Also, I don't really like that part of chosen "how to learn haskell" answer. It takes months to years to master any language, not just Haskell. Depending on how you define "master". I can use Haskell to a pretty good degree of efficiency and I've only been learning it for a month, and I've been taking it slow even.

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+1 I think C++ basics (which includes efficient usage of the STL) are even harder to master than Haskell basics. – Dario Jun 24 '09 at 19:36
Many good answers. Thank you all so far. I'm accepting this one because I think it is the most general and non-subjective answer to my specific question. – anderstornvig Jun 25 '09 at 10:31
"takes years", It depends if the language your moving across to is of the same paradigm. OOP to OOP matches, just learning syntax. OOP to FOP learning syntax, mindset and paradigm shift. – WeNeedAnswers Oct 25 '10 at 2:20
+1 for "isn't as hard as people say". Sometimes it sounds like nobody could understand Haskell if he has not at least a degree in category theory, but it's simply not true. And then, come on, let's be honest: many of the category things are actually fairly easy (but basic) concepts. It's just that they have complicated names. – Ingo Oct 16 '13 at 20:32
@WeNeedAnswers: if you're coming from Java or Python etc OO, moving to C++ with templates isn't going to be "just learning syntax" because there can be some serious higher-order stuff in C++ templates, more reminiscent of types in Haskell or Scala. – Erik Allik Mar 11 '14 at 17:16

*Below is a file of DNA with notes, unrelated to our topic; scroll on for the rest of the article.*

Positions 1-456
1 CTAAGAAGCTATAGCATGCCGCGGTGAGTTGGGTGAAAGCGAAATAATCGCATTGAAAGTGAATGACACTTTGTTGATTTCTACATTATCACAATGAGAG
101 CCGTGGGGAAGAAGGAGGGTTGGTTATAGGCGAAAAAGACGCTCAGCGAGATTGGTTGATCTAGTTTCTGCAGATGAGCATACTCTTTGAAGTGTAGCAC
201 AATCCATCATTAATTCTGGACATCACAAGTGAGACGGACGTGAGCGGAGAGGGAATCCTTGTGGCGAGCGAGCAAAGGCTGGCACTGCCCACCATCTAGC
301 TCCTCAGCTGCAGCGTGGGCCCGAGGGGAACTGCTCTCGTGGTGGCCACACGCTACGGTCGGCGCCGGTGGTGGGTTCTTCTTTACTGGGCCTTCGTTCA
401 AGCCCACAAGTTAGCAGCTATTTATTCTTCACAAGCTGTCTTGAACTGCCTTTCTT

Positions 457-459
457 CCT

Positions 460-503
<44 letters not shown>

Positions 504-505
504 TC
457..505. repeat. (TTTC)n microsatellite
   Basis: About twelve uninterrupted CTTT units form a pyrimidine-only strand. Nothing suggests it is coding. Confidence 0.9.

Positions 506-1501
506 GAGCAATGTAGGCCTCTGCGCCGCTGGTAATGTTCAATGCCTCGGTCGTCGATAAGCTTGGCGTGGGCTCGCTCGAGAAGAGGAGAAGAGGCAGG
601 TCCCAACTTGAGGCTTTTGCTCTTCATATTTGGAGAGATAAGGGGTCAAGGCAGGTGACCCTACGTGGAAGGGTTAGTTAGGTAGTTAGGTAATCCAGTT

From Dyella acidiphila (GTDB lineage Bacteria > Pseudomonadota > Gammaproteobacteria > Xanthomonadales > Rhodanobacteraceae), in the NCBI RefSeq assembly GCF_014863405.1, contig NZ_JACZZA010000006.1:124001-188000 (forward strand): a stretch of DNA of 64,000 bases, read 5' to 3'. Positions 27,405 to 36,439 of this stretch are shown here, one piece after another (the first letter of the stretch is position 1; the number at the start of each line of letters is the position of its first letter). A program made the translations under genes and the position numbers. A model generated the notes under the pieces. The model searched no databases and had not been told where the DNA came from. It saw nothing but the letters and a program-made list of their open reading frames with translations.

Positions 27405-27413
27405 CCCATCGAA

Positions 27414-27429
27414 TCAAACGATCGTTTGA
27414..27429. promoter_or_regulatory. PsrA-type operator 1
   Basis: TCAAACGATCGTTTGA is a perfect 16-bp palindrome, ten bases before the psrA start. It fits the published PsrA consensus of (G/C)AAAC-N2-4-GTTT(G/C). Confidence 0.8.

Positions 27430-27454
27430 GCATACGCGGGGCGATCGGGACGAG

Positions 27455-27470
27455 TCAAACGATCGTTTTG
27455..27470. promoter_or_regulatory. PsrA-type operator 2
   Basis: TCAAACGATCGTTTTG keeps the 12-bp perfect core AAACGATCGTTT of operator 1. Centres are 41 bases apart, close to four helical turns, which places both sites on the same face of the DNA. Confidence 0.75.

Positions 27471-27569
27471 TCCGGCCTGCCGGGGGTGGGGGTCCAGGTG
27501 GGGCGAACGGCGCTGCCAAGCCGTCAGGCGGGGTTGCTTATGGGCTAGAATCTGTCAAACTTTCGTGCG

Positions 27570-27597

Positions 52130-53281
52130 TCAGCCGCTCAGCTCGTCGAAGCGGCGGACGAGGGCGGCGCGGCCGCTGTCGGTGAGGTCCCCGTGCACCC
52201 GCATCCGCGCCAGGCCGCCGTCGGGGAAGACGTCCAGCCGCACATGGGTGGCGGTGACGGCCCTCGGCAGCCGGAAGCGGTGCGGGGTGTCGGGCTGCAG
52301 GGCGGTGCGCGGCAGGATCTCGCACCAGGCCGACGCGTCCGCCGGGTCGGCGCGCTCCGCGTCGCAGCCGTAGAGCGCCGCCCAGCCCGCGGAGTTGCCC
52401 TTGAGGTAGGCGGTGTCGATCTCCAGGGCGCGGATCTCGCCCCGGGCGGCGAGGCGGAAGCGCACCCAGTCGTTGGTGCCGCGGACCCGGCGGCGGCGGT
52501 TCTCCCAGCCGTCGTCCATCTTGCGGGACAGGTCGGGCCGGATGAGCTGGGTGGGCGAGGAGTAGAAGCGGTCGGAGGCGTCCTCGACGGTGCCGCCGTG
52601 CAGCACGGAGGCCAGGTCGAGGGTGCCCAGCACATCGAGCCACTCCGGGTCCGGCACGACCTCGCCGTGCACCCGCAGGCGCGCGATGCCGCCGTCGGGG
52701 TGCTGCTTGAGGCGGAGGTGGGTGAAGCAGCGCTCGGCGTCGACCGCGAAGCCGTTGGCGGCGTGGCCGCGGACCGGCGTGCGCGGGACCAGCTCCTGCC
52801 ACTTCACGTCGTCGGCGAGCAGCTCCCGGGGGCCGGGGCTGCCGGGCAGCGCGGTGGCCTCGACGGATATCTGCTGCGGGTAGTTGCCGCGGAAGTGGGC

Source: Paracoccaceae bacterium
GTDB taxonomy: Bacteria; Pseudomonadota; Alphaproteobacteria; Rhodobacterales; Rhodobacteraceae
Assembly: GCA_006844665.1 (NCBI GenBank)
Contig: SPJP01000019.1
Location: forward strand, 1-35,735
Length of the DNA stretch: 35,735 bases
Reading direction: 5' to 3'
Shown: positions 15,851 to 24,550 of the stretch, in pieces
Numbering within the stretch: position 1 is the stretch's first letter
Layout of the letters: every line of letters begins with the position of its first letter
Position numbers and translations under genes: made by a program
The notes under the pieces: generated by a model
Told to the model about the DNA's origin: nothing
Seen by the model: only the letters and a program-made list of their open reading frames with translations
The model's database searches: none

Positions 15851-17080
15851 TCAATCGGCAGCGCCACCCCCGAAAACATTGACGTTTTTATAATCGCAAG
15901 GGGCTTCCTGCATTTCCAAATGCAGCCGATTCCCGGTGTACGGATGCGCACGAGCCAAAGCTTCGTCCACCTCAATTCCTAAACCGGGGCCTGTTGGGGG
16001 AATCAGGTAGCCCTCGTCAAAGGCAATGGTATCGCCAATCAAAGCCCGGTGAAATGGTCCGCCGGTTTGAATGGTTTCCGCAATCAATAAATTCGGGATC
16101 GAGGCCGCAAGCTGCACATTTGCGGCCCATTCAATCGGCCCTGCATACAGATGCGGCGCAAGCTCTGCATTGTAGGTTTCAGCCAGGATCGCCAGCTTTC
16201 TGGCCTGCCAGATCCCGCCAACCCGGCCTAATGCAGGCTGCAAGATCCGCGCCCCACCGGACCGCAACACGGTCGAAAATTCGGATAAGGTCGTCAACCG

If nothing else, the change in mindset that learning Haskell provides will help you when you have to go back to using those procedural languages that still are used in the workplace.

The functional paradigm is beginning to make it's way into various mainstream applications and languages - Even C++ is going to be adding a (crippled) lambda in C++0x.

You may also want to look at some of the hybrid languages like Scala or OCaml. Scala is being used at Twitter, and OCaml is being used at Jane's Street in a financial trading platform.

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In C++, Meta Template Programming is a pure functional language, that's what enticed me to go toward Haskell in the first place. – Matthieu M. Jul 5 '10 at 7:44

You probably shouldn't expect to use Haskell anywhere nearly as often as a C family language in professional settings. If the question is whether it will be valuable for you to study Haskell and functional programming paradigms, the answer is yes. You can apply your enriched understanding of programming to all of your work.